Very thought provoking post! I think that I still have the Peter Pan complex! :) Cheers to a happy weekend, cher!

moondustwriter said...

It's a cold, hard reality when you wake up one day and face...

Thanks for the reality of wrinkles

Jingle said...

awesome take...
unbeatable implications on wrinkles.

Mrsupole said...

Yes it is important to learn to grow old gracefully because it sure does beat not growing old at all. Everyday is a great day and everyday we grow older is an even greater day.

Sometimes I think of all the people who died at a younger age then I am and I know that they would have loved to have made it to my age, even with all of my warts, wrinkles, farts, burps, CRS problems, and all the other things wrong with me. But then sometimes I worry about how they have that saying that "Only the good die young!" So does that mean that I am bad, and then I know that I am Bad, Bad to the Bone, which I think means good. Must be suffering from that CRS thing again. Plus I do have the Baby Boomer attitute in that I am still pretty young and won't be old until I am in my hundreds.

I am still a hot beautiful babe, well at least in my mind, and as long as I do not look in a mirror, then I can keep thinking that.

God bless.

DJan said...

I'm a pre-boomer (born in 1941) so I guess I'm just happy to still be alive, able to move around, love my partner, and feed the birds. Thoughtful post. I didn't know about your hips and knees, that's a lot to take into account. Blessings to you.

Janice said...

Growing old gracefully...that's a phrase I haven't thought about for a while and one I especially like. I am now pondering exactly what it means, and I am going to interpret it as meaning to appreciate the present by accepting the graying hair/wrinkles and by being glad I am still here...healthy, happy and choosing to be botox and plastic surgery free.

California Girl said...

Everyone: no matter what I say, I'm going to keep coloring my hair! at least until it looks so phoney nobody will be fooled. :)

Ruth said...

Thank you for a lot of things here. I saw the video of the little girl the day you posted it and shared it with several friends and family. The power of appreciation and gratitude, wow.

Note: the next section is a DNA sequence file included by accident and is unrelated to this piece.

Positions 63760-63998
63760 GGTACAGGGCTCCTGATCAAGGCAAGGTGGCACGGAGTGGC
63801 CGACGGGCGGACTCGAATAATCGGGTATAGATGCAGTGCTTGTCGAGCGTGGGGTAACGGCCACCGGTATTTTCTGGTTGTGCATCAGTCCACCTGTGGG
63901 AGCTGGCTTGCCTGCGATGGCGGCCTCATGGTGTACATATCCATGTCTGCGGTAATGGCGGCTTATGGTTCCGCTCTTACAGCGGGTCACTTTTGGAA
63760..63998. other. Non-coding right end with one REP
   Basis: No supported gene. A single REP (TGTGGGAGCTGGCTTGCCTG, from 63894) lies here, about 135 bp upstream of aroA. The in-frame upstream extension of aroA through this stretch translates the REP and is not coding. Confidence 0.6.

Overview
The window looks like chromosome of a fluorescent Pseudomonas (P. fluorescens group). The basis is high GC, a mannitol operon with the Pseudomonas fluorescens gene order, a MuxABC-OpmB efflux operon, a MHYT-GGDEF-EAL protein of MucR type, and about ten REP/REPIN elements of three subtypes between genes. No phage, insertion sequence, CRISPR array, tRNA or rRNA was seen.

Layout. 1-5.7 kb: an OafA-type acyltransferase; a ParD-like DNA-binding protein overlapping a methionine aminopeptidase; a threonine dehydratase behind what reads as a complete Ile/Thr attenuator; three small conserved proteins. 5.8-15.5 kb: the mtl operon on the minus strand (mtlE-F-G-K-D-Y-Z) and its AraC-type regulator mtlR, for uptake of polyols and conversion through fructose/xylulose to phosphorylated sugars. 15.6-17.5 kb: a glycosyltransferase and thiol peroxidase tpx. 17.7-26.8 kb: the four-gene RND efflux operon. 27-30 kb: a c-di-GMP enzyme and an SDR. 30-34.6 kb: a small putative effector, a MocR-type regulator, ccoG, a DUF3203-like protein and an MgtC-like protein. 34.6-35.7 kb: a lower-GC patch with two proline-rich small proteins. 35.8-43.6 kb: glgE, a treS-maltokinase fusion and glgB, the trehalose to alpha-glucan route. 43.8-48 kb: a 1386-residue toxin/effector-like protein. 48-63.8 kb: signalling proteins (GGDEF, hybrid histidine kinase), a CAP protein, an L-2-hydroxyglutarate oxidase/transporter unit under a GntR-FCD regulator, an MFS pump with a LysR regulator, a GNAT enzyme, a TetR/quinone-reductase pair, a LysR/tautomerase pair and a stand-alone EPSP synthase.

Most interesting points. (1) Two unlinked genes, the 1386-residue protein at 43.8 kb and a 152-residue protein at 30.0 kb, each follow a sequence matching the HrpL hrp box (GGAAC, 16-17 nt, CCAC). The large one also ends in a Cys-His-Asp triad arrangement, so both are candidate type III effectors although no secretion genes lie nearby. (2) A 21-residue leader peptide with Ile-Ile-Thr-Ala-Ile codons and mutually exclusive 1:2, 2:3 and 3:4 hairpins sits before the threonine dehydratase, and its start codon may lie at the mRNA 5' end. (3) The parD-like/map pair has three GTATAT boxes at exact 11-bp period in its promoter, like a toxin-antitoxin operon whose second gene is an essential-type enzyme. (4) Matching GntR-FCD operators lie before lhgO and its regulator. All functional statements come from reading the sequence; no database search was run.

I relate to everything you wrote, except my jury is still out on the plastic surgery thing. I do think if a characteristic is distracting to a person's sense of self esteem, and they have the means, they should do what they want. I guess it just really bugs me that the beauty industry has been so successful at convincing us of what they think beauty is.

When I was in NY, I really felt my age, maybe for the first time like that. I wasn't as old as the ladies in the museums who were meeting up for their weekly outing. And I wasn't as young as the pretties on 5th Avenue in their killer high heeled ankle boots-sandals. I got worn out from just a few hours of walking and didn't spring back the next day, or the next, or the next. I tripped and fell on the sidewalk and wondered how long it would be before I might break something, like an old person, in a fall like that.

My mom was wonderful about aging too. It's now that we need that modeling, and we are so lucky.

Will Rogers is a genius.

Cheryl said...

This was poignant as all hell from beginning to end.

Betty said...

Really wise and thoughtful post. It bears re-reading.
I'm trying to grow old gracefully - embracing the wrinkles and the grey hair is not a problem - but gravity seems to have got so much more powerful around these parts. Everything is heading south and that's not so much fun.

Dakota Bear said...

A nice thought provoking post. I guess I am growing old very gracefully. I had some ladies a couple of weeks ago thinking I'm nearly twenty years younger than I actually am.

Harnett-Hargrove said...

I'm so very late!!!
I so much enjoyed this post. There is a resonance here. Summing up our generation makes it sound more important than I've been seeing it these days. I think a hit of nostalgia and sentiment is good for me. thanks. -J

Jingle said...

http://jingleyanqiu.wordpress.com/2010/06/01/shakira-where-r-u-face-of-the-week-14/

please visit to get Shakira back...
many thanks!

Susan said...

My face held up pretty well for a long time and now it just seems to be getting saggier. I know all about that drying up and leaking bit!

Noni at The Brick Street Bungalow said...

Great post, CG. I'm working on the "gracefully" thing. I'd have to admit, I'm still stuck in the anger at feeling betrayed by my body. Dammit! I hate to confess a sense of entitlement... but, I think you may have hit the nail on the head. To growing older gracefully... cheers.